Where there's poop, there's flies. Where there's flies, there's spiders.
But what if there's a lot of flies? Like at a sewage treatment plant?
Then, this could happen:
More photos below
This is a photo of a section of a four-acre web that was found in 2009 at the Baltimore Wastewater Treatment Plant in Maryland. According to Wired, who ran these photos last week, an estimated 107 million orb-weaving spiders of different species assembled a "megaweb" inside one of the plant's buildings.
If you're afraid of spiders, then this web was something out of a nightmare. But a team of scientists who studied the web found it fascinating. In fact, they published a paper about the web:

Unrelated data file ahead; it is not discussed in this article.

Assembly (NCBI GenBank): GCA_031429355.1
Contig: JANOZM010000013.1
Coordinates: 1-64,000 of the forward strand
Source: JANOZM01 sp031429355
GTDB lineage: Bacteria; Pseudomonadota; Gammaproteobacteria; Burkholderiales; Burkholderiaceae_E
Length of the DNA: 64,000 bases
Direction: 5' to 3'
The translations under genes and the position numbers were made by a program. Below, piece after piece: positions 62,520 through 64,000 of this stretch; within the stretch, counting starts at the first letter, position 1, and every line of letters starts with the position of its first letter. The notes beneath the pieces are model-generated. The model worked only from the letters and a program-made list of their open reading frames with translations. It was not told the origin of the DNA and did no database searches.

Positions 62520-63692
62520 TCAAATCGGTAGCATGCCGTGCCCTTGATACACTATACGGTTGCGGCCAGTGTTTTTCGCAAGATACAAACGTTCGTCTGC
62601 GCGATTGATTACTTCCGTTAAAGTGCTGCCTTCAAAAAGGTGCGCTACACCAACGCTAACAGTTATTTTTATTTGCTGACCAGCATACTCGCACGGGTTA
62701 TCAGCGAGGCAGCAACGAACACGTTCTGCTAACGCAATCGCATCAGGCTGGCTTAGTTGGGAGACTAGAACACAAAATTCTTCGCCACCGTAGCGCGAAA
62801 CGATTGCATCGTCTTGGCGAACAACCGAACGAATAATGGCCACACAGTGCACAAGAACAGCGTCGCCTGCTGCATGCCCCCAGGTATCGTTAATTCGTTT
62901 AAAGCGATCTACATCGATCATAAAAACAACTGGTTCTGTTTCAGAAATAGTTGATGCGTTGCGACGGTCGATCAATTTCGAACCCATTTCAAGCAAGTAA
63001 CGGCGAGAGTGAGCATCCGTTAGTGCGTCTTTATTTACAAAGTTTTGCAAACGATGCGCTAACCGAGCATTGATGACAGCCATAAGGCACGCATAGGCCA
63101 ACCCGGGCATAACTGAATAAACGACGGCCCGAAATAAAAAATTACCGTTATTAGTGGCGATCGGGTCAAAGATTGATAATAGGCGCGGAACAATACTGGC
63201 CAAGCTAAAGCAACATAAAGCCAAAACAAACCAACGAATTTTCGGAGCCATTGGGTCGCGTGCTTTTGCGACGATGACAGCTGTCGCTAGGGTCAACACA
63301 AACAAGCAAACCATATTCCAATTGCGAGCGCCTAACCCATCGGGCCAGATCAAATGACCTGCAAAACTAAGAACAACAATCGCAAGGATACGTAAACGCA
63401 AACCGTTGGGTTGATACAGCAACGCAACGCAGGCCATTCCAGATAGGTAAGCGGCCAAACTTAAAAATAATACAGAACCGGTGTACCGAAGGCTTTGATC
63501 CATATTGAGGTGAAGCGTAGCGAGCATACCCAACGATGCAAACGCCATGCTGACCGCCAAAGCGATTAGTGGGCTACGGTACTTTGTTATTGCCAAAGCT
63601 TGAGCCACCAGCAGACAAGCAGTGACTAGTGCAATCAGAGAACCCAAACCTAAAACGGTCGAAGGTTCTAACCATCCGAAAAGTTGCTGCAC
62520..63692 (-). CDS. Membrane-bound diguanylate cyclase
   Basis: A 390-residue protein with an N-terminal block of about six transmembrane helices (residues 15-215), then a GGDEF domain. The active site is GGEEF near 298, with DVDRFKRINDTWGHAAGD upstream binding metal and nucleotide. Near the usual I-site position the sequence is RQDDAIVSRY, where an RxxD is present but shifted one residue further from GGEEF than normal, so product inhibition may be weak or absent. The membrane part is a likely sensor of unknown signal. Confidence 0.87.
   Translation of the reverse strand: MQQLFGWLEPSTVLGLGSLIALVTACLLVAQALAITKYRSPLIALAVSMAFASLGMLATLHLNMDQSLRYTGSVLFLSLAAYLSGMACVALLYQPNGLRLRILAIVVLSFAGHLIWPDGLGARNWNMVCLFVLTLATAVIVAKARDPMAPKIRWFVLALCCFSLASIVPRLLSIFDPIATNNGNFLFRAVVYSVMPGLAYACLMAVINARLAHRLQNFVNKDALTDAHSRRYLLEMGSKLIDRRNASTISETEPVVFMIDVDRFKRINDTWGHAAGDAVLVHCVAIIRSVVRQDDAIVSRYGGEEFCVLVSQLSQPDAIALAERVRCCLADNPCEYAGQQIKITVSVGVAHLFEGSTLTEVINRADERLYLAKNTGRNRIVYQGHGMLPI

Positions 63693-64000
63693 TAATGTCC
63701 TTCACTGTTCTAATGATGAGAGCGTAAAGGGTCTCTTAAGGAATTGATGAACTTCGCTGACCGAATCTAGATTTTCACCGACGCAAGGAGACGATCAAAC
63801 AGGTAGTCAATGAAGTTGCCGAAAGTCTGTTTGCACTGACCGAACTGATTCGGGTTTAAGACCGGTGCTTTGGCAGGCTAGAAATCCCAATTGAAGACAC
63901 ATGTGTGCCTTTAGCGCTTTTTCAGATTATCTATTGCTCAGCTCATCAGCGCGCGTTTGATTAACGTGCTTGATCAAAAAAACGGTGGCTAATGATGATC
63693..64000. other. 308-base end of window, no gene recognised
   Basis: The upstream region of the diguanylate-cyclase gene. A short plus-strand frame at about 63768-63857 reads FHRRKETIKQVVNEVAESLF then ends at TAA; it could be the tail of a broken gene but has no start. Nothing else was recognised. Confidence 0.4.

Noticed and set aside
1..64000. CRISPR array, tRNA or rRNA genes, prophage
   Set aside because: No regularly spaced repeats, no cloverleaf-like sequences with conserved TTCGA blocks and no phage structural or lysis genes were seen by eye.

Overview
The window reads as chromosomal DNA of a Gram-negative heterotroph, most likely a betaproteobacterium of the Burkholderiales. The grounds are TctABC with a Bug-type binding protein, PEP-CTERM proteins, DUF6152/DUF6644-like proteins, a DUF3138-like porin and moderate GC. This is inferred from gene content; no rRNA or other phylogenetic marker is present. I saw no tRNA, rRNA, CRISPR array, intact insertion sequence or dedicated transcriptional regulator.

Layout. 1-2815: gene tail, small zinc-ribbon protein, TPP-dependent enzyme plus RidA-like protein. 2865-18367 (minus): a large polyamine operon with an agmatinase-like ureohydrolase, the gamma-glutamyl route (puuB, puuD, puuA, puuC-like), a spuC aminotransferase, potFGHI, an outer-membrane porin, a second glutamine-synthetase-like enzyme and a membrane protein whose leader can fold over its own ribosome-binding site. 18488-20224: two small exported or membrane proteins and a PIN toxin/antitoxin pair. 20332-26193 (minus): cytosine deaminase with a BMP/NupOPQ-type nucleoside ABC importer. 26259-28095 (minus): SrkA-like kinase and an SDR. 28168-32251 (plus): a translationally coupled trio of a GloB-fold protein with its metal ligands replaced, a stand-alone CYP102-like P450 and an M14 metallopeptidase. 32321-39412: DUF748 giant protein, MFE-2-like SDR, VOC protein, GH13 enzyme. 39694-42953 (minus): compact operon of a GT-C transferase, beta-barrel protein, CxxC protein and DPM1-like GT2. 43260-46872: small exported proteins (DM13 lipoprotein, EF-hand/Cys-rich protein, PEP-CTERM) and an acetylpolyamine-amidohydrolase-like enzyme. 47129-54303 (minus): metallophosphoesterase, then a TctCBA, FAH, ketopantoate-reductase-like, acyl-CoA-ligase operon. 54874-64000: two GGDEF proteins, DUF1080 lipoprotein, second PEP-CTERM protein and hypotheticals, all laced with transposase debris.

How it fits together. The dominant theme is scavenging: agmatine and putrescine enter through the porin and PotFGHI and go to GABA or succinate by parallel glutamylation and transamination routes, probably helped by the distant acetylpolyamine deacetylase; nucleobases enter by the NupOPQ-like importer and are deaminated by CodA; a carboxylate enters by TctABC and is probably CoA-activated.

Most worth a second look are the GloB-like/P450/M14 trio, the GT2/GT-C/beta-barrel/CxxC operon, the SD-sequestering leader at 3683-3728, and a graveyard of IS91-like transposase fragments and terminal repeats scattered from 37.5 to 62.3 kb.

“We were unprepared for the sheer scale of the spider population and the extraordinary masses of both three dimensional and sheet-like webbing that blanketed much of the facility’s cavernous interior. Far greater in magnitude than any previously recorded aggregation of orb-weavers, the visual impact of the spectacle was nothing less than astonishing.
In places where the plant workers had swept aside the webbing to access equipment, the silk lay piled on the floor in rope-like clumps as thick as a fire hose.”
The web was eventually removed, but these images of it, courtesy of the Entomological Society of America, should sear it into your memory for all time.
It could have been worse. The spiders could have been venomous.